Blog
About

31
views
0
recommends
+1 Recommend
0 collections
    0
    shares
      • Record: found
      • Abstract: found
      • Article: found
      Is Open Access

      Salinomycin induces cell death and differentiation in head and neck squamous cell carcinoma stem cells despite activation of epithelial-mesenchymal transition and Akt

      Read this article at

      Bookmark
          There is no author summary for this article yet. Authors can add summaries to their articles on ScienceOpen to make them more accessible to a non-specialist audience.

          Abstract

          Background

          Cancer stem cells (CSC) are believed to play a crucial role in cancer recurrence due to their resistance to conventional chemotherapy and capacity for self-renewal. Recent studies have reported that salinomycin, a livestock antibiotic, selectively targets breast cancer stem cells 100-fold more effectively than paclitaxel. In our study we sought to determine the effects of salinomycin on head and neck squamous cell carcinoma (HNSCC) stem cells.

          Methods

          MTS and TUNEL assays were used to study cell proliferation and apoptosis as a function of salinomycin exposure in JLO-1, a putative HNSCC stem cell culture. MTS and trypan blue dye exclusion assays were performed to investigate potential drug interactions between salinomycin and cisplatin or paclitaxel. Stem cell-like phenotype was measured by mRNA expression of stem cell markers, sphere-forming capacity, and matrigel invasion assays. Immunoblotting was also used to determine expression of epithelial-mesenchymal transition (EMT) markers and Akt phosphorylation. Arrays by Illumina, Inc. were used to profile microRNA expression as a function of salinomycin dose.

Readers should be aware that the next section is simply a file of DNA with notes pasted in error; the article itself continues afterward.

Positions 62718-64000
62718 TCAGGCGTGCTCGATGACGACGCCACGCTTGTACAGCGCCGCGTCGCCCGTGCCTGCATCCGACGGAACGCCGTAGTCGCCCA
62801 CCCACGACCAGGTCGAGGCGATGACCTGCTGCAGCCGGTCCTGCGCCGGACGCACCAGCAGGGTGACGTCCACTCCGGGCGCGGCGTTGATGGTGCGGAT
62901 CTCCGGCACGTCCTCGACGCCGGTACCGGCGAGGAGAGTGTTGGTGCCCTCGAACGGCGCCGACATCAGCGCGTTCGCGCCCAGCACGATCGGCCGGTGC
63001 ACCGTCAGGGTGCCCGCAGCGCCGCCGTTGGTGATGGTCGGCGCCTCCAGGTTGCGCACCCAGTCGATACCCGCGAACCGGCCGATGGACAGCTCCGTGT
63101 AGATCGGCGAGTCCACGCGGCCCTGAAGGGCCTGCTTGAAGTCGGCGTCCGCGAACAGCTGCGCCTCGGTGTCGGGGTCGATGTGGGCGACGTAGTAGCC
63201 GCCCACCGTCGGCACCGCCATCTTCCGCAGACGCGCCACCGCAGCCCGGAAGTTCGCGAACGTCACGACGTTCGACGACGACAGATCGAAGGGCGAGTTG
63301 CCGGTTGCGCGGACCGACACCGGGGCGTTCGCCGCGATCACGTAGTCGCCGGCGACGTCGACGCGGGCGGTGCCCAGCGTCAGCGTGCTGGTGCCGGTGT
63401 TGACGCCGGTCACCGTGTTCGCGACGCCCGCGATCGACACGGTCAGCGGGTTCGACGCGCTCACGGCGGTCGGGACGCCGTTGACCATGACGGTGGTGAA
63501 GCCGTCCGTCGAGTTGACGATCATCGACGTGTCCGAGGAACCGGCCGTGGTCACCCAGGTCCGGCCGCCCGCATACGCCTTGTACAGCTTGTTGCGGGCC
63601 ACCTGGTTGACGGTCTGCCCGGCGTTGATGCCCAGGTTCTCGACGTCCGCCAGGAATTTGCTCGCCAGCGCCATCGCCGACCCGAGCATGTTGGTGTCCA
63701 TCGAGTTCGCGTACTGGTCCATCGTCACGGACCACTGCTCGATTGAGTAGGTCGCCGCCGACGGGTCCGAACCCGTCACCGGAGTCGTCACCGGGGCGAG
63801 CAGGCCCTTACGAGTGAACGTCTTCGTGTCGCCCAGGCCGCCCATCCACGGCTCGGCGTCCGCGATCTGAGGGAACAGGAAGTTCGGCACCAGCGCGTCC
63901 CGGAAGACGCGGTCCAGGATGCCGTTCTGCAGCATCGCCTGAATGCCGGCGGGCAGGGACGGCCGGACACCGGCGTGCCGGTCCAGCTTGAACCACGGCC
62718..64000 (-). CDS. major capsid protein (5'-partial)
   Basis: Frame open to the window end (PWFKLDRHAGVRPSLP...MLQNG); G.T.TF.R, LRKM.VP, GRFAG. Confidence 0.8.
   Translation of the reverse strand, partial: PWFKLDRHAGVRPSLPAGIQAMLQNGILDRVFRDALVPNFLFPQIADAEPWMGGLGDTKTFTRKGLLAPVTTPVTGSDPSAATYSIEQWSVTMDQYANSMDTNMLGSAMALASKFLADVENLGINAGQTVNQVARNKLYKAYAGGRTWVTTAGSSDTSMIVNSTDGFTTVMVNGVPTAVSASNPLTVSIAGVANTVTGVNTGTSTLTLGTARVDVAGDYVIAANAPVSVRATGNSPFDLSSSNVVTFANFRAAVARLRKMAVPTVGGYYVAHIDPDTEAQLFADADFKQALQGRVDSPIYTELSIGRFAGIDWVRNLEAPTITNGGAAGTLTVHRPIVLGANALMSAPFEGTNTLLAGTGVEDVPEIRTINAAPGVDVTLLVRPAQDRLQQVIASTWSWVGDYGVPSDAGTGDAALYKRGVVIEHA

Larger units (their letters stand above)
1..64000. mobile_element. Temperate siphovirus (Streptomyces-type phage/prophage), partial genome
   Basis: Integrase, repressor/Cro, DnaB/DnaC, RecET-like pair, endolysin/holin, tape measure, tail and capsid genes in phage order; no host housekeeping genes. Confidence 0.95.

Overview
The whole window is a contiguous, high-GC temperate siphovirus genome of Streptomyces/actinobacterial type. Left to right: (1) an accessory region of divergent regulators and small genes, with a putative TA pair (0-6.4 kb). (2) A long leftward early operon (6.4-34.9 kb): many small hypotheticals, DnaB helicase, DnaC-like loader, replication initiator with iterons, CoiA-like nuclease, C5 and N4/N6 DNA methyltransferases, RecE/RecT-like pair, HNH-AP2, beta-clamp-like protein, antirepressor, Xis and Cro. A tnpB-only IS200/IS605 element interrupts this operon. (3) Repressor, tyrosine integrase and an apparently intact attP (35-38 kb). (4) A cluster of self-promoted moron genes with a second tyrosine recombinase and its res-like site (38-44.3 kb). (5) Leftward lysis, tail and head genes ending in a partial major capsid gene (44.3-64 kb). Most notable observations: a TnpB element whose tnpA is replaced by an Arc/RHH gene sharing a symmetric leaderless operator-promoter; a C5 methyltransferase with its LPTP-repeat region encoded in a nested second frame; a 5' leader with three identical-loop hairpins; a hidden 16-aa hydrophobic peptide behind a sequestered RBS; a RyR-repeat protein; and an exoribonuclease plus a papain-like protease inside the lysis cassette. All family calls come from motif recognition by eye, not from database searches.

Results

          In putative HNSCC stem cells, salinomycin was found to significantly inhibit cell viability, induce a 71.5% increase in levels of apoptosis, elevate the Bax/Bcl-2 ratio, and work synergistically with cisplatin and paclitaxel in inducing cell death. It was observed that salinomycin significantly inhibited sphere forming-capability and repressed the expression of CD44 and BMI-1 by 3.2-fold and 6.2-fold, respectively. Furthermore, salinomycin reduced invasion of HNSCC stem cells by 2.1 fold. Contrary to expectations, salinomycin induced the expression of EMT markers Snail, vimentin, and Zeb-1, decreased expression of E-cadherin, and also induced phosphorylation of Akt and its downstream targets GSK3-β and mTOR.

          Conclusions

          These results demonstrate that in HNSCC cancer stem cells, salinomycin can cause cell death and decrease stem cell properties despite activation of both EMT and Akt.

          Related collections

          Most cited references 26

          • Record: found
          • Abstract: found
          • Article: not found

          Identification of selective inhibitors of cancer stem cells by high-throughput screening.

          Screens for agents that specifically kill epithelial cancer stem cells (CSCs) have not been possible due to the rarity of these cells within tumor cell populations and their relative instability in culture. We describe here an approach to screening for agents with epithelial CSC-specific toxicity. We implemented this method in a chemical screen and discovered compounds showing selective toxicity for breast CSCs. One compound, salinomycin, reduces the proportion of CSCs by >100-fold relative to paclitaxel, a commonly used breast cancer chemotherapeutic drug. Treatment of mice with salinomycin inhibits mammary tumor growth in vivo and induces increased epithelial differentiation of tumor cells. In addition, global gene expression analyses show that salinomycin treatment results in the loss of expression of breast CSC genes previously identified by analyses of breast tissues isolated directly from patients. This study demonstrates the ability to identify agents with specific toxicity for epithelial CSCs.
            Bookmark
            • Record: found
            • Abstract: found
            • Article: not found

            Intrinsic resistance of tumorigenic breast cancer cells to chemotherapy.